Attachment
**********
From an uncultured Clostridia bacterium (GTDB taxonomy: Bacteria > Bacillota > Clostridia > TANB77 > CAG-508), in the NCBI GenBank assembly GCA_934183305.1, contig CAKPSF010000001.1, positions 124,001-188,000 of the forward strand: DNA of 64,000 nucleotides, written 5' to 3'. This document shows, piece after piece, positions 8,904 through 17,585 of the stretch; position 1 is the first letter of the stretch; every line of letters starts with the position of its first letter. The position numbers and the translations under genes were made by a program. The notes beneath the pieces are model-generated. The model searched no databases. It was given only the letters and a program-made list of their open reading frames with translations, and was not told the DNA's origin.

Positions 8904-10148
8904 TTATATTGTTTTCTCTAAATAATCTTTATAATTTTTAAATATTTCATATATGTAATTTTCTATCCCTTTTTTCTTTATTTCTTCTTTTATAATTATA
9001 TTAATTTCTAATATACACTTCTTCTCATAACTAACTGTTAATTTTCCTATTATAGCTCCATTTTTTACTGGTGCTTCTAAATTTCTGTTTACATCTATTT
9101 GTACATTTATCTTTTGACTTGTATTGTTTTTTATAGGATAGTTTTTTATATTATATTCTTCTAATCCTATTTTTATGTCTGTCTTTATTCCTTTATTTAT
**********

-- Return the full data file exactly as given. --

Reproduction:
From an uncultured Clostridia bacterium (GTDB taxonomy: Bacteria > Bacillota > Clostridia > TANB77 > CAG-508), in the NCBI GenBank assembly GCA_934183305.1, contig CAKPSF010000001.1, positions 124,001-188,000 of the forward strand: DNA of 64,000 nucleotides, written 5' to 3'. This document shows, piece after piece, positions 8,904 through 17,585 of the stretch; position 1 is the first letter of the stretch; every line of letters starts with the position of its first letter. The position numbers and the translations under genes were made by a program. The notes beneath the pieces are model-generated. The model searched no databases. It was given only the letters and a program-made list of their open reading frames with translations, and was not told the DNA's origin.

Positions 8904-10148
8904 TTATATTGTTTTCTCTAAATAATCTTTATAATTTTTAAATATTTCATATATGTAATTTTCTATCCCTTTTTTCTTTATTTCTTCTTTTATAATTATA
9001 TTAATTTCTAATATACACTTCTTCTCATAACTAACTGTTAATTTTCCTATTATAGCTCCATTTTTTACTGGTGCTTCTAAATTTCTGTTTACATCTATTT
9101 GTACATTTATCTTTTGACTTGTATTGTTTTTTATAGGATAGTTTTTTATATTATATTCTTCTAATCCTATTTTTATGTCTGTCTTTATTCCTTTATTTAT